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I have this url in javascript "/people/things/" I want a function that will only return "things" how do I do this?

I've tried ugly stuff. Like iterating but I get stuck when I have to figure out how to delete the rest of the string and its very slow asymptotically.

I keep getting "ILLEGAL". Super annoying.

$(function() { 

    var parse = function(str) {

        var a = "";   
        if (str.length && str.length > 1) {

           str = str.slice(0, str.length -1);   //remove first

            for (var i = str.length; i > 1; i--) {
                if (str[i] !== '\\' ) {
                      a += str[i];



        return a;


       c = "\things\stuff\";
       alert(parse(c));        //result should be "things"                

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1 Answer 1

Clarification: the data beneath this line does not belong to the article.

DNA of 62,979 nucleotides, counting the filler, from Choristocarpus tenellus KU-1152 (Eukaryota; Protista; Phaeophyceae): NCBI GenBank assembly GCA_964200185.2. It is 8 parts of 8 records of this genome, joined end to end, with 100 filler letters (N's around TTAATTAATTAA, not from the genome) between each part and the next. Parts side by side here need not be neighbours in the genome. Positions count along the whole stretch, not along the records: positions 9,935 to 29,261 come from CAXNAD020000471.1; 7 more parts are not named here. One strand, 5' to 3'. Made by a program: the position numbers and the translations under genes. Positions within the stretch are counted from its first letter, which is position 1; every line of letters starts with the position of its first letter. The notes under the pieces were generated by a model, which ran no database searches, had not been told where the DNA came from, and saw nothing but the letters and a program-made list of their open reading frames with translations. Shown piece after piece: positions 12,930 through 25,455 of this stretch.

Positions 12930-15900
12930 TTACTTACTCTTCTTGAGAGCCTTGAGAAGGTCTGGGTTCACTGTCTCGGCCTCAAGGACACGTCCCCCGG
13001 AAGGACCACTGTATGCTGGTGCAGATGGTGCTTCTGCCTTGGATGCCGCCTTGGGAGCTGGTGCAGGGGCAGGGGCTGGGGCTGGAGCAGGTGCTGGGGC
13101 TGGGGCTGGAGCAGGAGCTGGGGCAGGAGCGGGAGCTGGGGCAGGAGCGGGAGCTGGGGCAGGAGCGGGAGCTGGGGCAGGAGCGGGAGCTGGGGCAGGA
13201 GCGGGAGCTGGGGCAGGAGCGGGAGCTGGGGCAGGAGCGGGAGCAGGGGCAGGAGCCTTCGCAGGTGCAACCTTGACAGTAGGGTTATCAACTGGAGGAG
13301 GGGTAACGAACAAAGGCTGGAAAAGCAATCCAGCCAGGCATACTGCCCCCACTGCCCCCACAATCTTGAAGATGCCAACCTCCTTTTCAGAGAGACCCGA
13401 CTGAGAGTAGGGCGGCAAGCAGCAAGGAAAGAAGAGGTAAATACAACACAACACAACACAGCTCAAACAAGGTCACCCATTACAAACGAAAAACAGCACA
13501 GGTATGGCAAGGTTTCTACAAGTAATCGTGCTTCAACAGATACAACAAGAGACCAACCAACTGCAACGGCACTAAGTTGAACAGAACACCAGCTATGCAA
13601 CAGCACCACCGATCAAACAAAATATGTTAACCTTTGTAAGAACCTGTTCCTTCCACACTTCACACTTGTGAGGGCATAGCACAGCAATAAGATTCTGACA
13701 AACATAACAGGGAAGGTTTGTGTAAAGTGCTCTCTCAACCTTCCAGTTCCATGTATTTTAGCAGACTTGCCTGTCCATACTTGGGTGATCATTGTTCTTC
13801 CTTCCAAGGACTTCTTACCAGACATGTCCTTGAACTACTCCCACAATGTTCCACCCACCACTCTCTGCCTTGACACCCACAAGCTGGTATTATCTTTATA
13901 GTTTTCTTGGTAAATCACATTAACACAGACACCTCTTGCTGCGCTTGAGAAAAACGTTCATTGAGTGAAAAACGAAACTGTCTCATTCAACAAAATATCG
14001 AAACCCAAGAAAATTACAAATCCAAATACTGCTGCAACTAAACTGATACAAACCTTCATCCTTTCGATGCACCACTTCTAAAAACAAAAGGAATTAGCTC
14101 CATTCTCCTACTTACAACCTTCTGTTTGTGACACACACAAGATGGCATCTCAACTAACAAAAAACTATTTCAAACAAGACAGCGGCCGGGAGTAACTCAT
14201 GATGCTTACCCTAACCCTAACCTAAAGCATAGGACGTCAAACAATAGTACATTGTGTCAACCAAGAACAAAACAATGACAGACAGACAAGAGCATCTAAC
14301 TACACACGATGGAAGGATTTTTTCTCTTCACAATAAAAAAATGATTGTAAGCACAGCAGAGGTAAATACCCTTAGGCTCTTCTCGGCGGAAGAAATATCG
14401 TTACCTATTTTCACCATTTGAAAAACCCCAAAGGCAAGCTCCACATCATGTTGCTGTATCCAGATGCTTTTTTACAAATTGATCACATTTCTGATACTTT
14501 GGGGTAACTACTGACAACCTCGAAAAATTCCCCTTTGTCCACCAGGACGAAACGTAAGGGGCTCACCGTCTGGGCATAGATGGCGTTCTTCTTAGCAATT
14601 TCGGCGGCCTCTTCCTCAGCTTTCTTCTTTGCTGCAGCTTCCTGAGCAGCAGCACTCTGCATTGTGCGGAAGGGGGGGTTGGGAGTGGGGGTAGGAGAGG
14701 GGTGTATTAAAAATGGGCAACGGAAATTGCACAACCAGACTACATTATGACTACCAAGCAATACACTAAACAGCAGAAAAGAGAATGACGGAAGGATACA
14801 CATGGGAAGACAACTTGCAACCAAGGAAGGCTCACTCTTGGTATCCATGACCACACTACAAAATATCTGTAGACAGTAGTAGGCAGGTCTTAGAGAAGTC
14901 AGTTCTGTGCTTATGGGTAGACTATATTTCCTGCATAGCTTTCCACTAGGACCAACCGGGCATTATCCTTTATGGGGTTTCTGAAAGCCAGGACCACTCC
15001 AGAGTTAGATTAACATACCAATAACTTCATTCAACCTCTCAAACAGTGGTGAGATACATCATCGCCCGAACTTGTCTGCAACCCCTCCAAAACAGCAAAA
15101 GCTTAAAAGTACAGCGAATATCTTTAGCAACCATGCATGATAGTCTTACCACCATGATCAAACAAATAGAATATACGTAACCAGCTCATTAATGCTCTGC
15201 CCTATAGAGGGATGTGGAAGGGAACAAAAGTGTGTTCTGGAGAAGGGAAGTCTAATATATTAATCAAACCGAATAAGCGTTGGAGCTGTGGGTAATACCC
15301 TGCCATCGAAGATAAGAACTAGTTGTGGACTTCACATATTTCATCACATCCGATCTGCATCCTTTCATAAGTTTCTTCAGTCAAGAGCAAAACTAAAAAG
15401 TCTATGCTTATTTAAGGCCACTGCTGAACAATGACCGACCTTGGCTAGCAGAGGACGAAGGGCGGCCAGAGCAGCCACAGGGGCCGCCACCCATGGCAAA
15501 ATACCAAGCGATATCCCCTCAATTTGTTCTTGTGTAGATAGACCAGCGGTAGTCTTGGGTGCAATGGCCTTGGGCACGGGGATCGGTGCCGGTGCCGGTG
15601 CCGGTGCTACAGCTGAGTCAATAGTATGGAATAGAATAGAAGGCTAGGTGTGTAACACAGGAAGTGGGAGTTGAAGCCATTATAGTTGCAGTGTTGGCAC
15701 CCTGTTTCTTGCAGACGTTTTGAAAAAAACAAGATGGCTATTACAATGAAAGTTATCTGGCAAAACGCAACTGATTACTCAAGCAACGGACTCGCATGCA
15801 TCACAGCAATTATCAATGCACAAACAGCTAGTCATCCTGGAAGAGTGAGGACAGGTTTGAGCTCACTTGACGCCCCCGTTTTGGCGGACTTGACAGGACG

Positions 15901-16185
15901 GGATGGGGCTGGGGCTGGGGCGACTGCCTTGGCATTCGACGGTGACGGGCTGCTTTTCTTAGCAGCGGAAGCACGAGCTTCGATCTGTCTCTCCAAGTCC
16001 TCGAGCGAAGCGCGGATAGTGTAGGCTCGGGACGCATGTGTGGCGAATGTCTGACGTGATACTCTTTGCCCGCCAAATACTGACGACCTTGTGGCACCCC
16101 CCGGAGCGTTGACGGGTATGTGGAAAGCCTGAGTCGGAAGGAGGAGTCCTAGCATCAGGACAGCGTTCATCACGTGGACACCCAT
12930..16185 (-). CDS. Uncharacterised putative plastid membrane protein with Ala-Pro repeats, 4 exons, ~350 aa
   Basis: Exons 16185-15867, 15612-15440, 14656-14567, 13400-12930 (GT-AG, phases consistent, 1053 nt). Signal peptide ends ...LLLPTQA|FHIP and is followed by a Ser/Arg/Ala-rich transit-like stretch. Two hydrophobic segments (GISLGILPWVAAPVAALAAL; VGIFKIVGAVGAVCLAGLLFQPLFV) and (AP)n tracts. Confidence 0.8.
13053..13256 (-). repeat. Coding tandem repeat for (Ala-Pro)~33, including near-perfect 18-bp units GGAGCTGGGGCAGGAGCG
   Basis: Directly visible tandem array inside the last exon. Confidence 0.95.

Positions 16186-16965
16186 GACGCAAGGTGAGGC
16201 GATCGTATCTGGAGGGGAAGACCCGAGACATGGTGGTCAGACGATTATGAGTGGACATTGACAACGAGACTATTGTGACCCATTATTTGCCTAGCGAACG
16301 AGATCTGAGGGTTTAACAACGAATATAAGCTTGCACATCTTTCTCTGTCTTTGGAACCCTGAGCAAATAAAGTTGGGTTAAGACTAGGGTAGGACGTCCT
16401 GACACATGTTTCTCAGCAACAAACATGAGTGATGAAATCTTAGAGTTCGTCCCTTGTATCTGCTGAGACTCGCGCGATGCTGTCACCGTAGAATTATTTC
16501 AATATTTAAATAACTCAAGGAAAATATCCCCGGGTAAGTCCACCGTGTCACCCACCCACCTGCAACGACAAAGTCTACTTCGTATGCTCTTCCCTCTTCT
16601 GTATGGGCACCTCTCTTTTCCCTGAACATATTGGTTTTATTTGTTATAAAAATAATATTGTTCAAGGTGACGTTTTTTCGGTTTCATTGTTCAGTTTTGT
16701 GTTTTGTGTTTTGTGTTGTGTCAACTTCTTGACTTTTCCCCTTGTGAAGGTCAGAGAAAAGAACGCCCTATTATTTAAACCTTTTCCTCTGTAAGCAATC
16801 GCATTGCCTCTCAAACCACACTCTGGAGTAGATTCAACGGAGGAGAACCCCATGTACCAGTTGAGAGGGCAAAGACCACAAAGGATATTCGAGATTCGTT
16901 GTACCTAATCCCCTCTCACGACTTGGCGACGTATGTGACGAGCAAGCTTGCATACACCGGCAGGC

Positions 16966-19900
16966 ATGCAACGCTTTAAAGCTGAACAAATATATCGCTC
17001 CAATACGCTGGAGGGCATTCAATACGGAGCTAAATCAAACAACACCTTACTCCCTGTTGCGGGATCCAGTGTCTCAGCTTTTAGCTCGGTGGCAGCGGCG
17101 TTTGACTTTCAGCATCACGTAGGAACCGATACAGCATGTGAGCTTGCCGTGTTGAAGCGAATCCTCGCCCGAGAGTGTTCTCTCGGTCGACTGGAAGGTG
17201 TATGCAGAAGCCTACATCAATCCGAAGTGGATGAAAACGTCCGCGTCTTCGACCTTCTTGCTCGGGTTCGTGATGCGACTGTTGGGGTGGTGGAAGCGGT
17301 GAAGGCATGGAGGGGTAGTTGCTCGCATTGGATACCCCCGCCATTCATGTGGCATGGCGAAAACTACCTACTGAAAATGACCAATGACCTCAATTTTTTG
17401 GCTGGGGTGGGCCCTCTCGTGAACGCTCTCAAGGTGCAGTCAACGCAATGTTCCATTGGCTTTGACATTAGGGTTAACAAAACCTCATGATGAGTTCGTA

up vote 1 down vote accepted

First of all, you could simplify your code using match() instead:

var s = "/people/things/";
var match = s.match(/\/([^/]+)\/$/);
var things = match[1]; // "things"

With respect to the ILLEGAL error, that's because you forgot to escape the \ in your string. So instead of \things\stuff\, use \\things\\stuff\\.

Now, to your parse function. The general idea is correct, but you have a couple of implementation errors:

  1. break out of the loop as soon as you find \\ (the else part of your if); otherwise, you'll just skip the \, adding all other characters;
  2. You are traversing the array from back to start, and adding each character to a string; thus, in the end, you'll get a reversed string. To fix it, instead of using a += str[i], use a = str[i] + a.
  3. i should start with a.length - 1, not a.length.

Here's the final version:

var parse = function(str) {
  var a = '';   
  if (str.length && str.length > 1) {
    str = str.slice(0, str.length -1);
    for (var i = str.length - 1; i > 1; i--) {
      if (str[i] !== '\\' ) {
        a = str[i] + a;
      } else {
  return a;


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Maybe one day I'll learn regex –  The Internet Sep 6 '12 at 22:34
@Dave: That one basically matches a /, followed by one more characters that are not equal to /, that is, [^/]+, and then matches the final /. –  João Silva Sep 6 '12 at 22:37

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